Ghana's incumbent president, John Dramani Mahama, has secured a first round victory in an election which was extended because of the malfunctioning of voter-identification machines.
Mahama had over 50 percent of votes cast from the country's 275 constituencies, according to results declared by the electoral body. Nana Akufo-Addo, the main opposition candidate, had 47.7 percent, the result showed.
Ghana's election was peaceful and transparent even with the "logistical challenges that caused undue delays in completing the electoral process," an observer mission from the Economic Community of West African States said in a statement, yesterday.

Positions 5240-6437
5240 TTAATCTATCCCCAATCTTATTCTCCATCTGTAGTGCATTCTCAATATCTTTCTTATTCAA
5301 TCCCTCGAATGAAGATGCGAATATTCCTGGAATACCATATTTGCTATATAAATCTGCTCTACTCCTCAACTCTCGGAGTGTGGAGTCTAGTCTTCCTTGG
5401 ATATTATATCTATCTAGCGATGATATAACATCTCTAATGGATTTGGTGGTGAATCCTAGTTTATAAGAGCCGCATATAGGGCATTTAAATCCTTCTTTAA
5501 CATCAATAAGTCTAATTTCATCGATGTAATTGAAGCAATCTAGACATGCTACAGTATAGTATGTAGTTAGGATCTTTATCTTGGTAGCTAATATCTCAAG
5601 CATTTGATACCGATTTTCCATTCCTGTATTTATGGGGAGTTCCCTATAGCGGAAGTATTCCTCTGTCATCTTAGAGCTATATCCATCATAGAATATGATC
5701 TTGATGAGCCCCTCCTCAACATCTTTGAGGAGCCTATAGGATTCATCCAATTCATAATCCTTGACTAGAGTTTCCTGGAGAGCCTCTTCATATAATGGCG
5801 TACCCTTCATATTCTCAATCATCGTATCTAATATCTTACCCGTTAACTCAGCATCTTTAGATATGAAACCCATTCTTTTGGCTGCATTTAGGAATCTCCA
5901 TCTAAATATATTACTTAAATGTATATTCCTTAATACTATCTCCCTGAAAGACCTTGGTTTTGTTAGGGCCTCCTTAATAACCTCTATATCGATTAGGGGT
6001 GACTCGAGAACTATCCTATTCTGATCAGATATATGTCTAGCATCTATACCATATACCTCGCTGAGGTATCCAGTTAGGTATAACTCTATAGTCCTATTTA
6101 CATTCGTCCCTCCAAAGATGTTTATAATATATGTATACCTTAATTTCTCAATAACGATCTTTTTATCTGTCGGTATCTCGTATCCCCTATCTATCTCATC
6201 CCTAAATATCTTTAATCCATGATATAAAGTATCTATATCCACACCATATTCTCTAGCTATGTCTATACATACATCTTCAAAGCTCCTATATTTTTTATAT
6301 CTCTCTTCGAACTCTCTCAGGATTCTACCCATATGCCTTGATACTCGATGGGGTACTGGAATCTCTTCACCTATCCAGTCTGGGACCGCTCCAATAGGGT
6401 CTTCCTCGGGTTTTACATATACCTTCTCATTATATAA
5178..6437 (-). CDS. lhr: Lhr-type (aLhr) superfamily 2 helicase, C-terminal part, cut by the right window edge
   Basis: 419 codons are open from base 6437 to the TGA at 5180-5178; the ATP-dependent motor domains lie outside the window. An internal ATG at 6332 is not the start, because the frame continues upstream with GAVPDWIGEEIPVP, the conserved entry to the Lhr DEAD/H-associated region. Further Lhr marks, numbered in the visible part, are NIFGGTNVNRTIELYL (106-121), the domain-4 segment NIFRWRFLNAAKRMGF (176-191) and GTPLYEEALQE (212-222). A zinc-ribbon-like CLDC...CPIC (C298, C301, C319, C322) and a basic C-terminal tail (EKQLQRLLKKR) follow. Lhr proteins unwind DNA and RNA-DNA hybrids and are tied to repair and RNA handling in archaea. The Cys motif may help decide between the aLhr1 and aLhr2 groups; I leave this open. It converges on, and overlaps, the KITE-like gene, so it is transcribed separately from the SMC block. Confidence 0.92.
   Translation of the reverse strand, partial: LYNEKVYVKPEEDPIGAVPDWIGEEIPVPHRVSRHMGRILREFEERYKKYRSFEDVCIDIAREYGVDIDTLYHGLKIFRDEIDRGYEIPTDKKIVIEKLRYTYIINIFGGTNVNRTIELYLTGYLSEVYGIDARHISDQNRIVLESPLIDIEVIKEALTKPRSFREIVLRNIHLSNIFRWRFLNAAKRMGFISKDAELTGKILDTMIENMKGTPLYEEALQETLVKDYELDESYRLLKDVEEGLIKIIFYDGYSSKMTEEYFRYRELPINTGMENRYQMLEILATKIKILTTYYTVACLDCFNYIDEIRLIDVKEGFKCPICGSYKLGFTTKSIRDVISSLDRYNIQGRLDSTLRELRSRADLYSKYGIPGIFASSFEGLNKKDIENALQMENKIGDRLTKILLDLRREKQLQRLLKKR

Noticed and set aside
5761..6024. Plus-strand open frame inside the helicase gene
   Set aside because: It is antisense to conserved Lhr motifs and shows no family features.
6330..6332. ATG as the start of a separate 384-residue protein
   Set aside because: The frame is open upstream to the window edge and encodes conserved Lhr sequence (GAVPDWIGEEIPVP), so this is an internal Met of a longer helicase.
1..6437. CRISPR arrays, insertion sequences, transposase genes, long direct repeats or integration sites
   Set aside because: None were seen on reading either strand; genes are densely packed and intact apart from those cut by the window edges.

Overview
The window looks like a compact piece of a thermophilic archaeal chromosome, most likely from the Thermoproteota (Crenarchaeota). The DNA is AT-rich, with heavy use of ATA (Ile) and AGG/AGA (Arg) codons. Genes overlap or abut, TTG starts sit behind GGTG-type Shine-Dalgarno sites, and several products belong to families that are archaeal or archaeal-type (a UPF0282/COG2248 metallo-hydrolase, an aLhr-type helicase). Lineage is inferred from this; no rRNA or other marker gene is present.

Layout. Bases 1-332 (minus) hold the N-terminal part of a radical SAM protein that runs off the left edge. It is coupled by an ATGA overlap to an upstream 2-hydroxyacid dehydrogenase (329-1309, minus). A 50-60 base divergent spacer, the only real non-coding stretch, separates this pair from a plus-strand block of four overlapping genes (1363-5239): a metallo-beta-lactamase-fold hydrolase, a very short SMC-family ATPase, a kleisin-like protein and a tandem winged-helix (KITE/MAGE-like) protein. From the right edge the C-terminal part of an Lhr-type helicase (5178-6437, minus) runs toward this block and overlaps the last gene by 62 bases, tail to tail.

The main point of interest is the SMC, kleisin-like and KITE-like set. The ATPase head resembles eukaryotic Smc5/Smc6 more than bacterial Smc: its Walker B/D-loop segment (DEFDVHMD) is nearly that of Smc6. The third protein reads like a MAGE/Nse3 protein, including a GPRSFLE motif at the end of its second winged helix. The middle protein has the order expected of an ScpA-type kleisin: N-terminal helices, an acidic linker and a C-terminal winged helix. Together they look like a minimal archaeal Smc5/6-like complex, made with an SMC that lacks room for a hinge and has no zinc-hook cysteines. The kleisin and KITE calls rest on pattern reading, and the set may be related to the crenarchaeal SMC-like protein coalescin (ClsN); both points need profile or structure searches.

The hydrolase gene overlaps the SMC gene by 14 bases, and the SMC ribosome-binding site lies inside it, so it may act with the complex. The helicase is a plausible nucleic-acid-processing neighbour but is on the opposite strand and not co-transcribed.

Meanwhile, former Nigerian president and Head of the AU/ECOWAS Observer Mission, Olusegun Obasanjo, has described Ghana's election as free, fair and peaceful and should, therefore, be emulated by other African countries.
Equipment to scan fingerprints failed in 18 percent of the country's voting centers, according to the Coalition of Domestic Election Observers, which had 4,500 poll-watchers. Half of the centers were open 15 minutes after the scheduled start, yesterday, because of delays in providing voting materials, the group said in an e-mailed statement.
413 stations were open yesterday, or 1.6 percent of the total, according to the Electoral Commission. Polls closed at 5pm.
Mahama, 54, of the National Democratic Congress is contesting against New Patriotic Party leader Akufo-Addo, 68, for the presidency. Six others are also vying for the position. Mahama came to office in July after the death of John Atta Mills, who defeated Akufo-Addo by less than one percentage point in 2008.